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Open Features: The Saddest Looking Church

...I often visit churches because they are such an important part of Britain's architectural heritage but I rarely donate money to renovation funds. This is despite the fact that I'm well aware that such old buildings cost thousands of dollars to run.

Seeing poor little St. Clement's gave me a bit of a shock, so I will be putting my hand in my pocket more often in future...

Claire is moved to thoughts of charity by a run-down church in the university city of Cambridge.

I left London and headed 50 minutes north to Cambridge, the Fenland home of one of the world's most famous universities. I know the city fairly well because I grew up 50 minutes further north in the market town of King's Lynn.

Cambridge is not simply a city for scholars and tourists; it is a major commercial centre for the people of eastern England. It has a large open market square, two undercover shopping centres, art galleries, souvenir shops and a whole flock of bookstores.

The river Cam, from which the city takes its name, runs behind the colleges through a pretty flower-filled area called the Backs.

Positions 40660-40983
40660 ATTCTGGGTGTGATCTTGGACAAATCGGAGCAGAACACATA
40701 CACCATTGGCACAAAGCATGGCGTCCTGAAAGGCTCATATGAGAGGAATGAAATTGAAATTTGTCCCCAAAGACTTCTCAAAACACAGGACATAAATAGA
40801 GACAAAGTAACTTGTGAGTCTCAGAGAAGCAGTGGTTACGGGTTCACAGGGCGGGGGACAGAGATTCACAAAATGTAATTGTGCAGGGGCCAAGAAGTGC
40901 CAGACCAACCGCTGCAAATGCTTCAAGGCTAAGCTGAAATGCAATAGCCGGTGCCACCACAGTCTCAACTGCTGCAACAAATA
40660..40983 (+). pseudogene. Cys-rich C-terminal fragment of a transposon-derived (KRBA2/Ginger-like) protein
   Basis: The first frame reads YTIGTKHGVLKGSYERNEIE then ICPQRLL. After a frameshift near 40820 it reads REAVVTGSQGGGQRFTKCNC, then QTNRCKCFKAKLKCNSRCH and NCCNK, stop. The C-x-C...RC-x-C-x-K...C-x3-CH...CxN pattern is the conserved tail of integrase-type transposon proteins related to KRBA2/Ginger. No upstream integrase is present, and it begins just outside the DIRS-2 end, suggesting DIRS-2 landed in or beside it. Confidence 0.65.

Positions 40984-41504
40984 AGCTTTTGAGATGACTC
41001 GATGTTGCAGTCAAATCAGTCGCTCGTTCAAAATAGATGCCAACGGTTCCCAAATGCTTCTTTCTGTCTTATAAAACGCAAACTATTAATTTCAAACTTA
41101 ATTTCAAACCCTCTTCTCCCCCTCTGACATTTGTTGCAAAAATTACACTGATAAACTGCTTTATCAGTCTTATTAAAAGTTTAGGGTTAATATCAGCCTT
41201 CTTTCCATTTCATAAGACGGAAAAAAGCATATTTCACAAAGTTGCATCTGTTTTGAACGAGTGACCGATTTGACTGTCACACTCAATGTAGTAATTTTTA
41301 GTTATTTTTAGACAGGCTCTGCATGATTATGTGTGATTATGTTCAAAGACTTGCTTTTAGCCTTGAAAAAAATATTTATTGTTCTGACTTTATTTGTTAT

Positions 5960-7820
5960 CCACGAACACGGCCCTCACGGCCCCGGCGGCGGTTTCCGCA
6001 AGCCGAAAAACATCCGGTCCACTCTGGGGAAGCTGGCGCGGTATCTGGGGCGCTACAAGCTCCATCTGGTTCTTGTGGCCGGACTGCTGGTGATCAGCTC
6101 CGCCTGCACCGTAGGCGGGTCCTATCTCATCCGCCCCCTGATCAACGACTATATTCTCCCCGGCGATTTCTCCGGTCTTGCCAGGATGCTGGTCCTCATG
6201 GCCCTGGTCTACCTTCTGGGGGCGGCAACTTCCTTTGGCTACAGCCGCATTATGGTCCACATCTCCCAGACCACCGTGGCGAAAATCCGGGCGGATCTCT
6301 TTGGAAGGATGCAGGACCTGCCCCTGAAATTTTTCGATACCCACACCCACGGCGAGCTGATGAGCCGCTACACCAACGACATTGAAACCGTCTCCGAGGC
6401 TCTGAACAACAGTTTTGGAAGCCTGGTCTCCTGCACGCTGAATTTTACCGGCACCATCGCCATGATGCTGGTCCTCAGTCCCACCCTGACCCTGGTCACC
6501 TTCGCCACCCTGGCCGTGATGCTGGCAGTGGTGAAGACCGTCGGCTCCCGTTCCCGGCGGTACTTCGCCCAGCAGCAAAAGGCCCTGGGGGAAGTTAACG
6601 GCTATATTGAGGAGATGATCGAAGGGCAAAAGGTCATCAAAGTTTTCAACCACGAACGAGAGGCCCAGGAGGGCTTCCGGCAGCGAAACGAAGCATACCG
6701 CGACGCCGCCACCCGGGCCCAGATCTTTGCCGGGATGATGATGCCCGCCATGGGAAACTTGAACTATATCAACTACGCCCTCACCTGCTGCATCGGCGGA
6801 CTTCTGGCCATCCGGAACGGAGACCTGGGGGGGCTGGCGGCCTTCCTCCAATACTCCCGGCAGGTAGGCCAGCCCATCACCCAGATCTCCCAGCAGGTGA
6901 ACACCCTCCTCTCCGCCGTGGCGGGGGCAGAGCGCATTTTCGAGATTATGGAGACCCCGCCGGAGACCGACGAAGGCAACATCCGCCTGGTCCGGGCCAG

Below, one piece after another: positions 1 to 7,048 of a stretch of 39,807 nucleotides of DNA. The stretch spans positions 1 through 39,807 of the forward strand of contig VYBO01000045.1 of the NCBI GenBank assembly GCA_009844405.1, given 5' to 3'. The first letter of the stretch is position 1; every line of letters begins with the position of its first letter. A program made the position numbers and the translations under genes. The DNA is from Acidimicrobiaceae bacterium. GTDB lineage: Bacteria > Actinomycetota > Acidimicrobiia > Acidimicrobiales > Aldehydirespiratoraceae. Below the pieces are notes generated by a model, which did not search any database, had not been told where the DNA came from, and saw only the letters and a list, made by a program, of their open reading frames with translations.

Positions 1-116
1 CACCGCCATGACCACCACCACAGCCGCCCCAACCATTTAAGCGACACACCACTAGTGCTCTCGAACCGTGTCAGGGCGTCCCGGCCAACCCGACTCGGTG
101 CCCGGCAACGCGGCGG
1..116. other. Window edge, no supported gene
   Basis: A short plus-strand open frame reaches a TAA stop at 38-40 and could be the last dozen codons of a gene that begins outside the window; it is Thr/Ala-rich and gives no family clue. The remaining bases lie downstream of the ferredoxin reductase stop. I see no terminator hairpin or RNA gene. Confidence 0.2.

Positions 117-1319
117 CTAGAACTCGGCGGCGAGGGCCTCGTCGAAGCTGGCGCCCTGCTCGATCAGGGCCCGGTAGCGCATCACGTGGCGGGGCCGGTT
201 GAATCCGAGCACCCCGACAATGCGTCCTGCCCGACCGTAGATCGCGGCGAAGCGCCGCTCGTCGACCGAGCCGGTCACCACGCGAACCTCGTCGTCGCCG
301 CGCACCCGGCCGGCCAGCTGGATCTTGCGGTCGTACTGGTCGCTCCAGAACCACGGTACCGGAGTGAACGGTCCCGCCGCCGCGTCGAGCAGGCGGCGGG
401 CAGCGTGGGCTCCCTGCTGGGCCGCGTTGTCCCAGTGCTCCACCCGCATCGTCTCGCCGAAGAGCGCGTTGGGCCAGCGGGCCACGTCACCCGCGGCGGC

The Cam can be enjoyed by hiring a flat wooden boat called a punt. Like gondolas in Venice, punts are propelled through the water by a person standing at the back with a long pole. (I have always resisted getting in one because I don't like the way they wobble about on the water!)

I thought that I had seen almost everything in Cambridge so I was surprised to stumble across the church of St. Clement, which is shared by the Greek Orthodox community and the Anglicans.

My pleasure soon turned to sadness when I saw how desperately the building is in need of major renovation work. Part of the church is barred to visitors because of the danger that the ceiling might fall on them and a fine looking painting on the back wall is black with dirt.

The Anglicans are Protestants and their practices vary somewhat from those of the Greek Orthodox Church, so I was intrigued to see how the space had been adapted. The most noticeable difference was the heavy smell of incense and the presence of a great many icons of Christ and various Christian saints. Despite the building's problems it is clearly a much loved and cared for holy space.

I asked some Greeks whether I was allowed to walk up to the back wall but they said that even they did not go up there. In an entirely Anglican church it is often the case that no part of the building is out of bounds.

I visited other church buildings in Cambridge and they were all in good condition. It left me wondering why some churches are luckier than others.

I often visit churches because they are such an important part of Britain's architectural heritage but I rarely donate money to renovation funds. This is despite the fact that I'm well aware that such old buildings cost thousands of dollars to run.

Seeing poor little St. Clement's gave me a bit of a shock, so I will be putting my hand in my pocket more often in future.

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